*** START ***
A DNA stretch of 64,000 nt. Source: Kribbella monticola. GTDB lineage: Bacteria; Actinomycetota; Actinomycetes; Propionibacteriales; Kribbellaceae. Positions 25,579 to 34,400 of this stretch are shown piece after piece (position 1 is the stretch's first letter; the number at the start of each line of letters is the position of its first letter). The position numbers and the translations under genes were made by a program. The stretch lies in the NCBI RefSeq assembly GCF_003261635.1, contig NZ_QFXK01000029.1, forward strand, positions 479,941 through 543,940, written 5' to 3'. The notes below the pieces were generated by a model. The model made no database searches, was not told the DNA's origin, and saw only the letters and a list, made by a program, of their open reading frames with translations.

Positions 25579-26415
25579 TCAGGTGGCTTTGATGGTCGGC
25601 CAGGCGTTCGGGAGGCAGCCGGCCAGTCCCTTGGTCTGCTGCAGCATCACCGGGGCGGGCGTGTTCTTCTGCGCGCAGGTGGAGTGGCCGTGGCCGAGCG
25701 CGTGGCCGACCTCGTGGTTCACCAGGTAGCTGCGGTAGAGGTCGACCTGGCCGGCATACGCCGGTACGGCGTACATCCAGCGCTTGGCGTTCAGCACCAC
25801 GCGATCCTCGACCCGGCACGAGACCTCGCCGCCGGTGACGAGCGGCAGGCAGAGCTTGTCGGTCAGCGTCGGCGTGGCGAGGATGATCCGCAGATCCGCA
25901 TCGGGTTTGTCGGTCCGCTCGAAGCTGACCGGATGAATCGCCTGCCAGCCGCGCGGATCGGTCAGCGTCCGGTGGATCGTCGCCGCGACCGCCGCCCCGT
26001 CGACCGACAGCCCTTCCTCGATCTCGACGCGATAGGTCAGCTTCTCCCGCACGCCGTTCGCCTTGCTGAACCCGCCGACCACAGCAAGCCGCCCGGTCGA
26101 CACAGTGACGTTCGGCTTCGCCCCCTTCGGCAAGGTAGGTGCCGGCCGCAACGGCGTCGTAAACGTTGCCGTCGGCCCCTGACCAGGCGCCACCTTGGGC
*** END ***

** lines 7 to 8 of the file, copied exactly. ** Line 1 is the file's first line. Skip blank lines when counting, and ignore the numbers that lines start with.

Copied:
25901 TCGGGTTTGTCGGTCCGCTCGAAGCTGACCGGATGAATCGCCTGCCAGCCGCGCGGATCGGTCAGCGTCCGGTGGATCGTCGCCGCGACCGCCGCCCCGT
26001 CGACCGACAGCCCTTCCTCGATCTCGACGCGATAGGTCAGCTTCTCCCGCACGCCGTTCGCCTTGCTGAACCCGCCGACCACAGCAAGCCGCCCGGTCGA